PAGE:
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Guest Column: State Sen. Tom O'Mara

"It's going to take newfound teamwork"

ALBANY, Aug. 11 -- In recently announcing a long-term call to arms to right the fiscal ship in Chemung County – which, like so many counties locally and statewide, faces deep-rooted challenges – County Executive Tom Santulli said, “We’re really in a full-blown crisis situation. We’re in the perfect storm right now. We’ve got declining sales tax. We’ve got declining room tax. Unemployment is an unacceptable number. We have to, as a community, come together and take this problem head-on. It’s not going to go away. It’s not going to get better with us just holding our breath. It’s going to take a redesign of local government.”

And, he might well have added, it’s going to take something better from state government too.

I’m not going to recount the details of what’s facing Chemung -- or Steuben, Schuyler, Tompkins or Yates counties across my own legislative district for that matter. The urgency – and it’s been long in the making – is well documented. A property tax burden that’s as tough as anywhere in the nation. A manufacturing base that’s crumbled -- and the good jobs and stable communities that have been lost because of it. The list goes on.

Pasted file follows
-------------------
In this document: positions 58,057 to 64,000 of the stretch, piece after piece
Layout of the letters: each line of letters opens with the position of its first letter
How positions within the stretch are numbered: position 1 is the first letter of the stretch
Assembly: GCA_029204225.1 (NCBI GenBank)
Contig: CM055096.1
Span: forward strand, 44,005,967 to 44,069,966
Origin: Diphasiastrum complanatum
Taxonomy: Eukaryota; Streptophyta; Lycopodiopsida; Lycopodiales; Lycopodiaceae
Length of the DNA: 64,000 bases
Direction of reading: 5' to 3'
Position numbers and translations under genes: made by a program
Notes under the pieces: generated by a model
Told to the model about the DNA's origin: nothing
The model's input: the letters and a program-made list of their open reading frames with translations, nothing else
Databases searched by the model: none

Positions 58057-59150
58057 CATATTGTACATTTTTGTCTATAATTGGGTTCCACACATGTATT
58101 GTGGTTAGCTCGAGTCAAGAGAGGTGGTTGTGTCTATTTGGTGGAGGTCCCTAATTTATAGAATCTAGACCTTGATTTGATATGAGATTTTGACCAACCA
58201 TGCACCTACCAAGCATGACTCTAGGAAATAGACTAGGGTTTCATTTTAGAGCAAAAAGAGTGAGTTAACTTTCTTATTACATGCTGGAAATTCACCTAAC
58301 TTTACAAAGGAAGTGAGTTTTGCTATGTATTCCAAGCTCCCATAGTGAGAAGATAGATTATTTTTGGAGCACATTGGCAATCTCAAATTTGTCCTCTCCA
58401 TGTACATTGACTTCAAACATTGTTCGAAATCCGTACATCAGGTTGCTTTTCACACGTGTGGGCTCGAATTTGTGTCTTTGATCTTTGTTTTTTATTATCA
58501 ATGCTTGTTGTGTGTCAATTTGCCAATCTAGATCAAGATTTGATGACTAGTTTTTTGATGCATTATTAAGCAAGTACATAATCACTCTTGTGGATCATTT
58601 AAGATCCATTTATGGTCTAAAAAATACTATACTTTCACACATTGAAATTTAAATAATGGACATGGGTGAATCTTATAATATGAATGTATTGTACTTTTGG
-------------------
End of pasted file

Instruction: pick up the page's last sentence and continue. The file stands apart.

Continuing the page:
It’s not going to go away without, from the state perspective, a redoubling and refocusing of efforts to:

-- Create and protect upstate jobs. A comprehensive Senate plan I co-sponsor, “Blueprint for Jobs,” focuses on numerous far-reaching actions we could take to comprehensively rebuild the upstate economy and reenergize the manufacturing sector. We’ve taken some small steps in this direction, but not nearly enough. This overall effort must now include, I believe, a central consideration by the Cuomo administration, as it looks to consolidate state programs and services, of the impact of its decisions on local economies. Recently announced plans to eliminate inpatient services at the Elmira Psychiatric Center and shut down the Monterey Shock Incarceration Correctional Facility pose significant consequences for our regional economy, and they deserve to be a top consideration in any decisions like these coming out of Albany. If the moves go forward, what’s the plan to offset the economic hit we’re going to take, one that we can ill afford?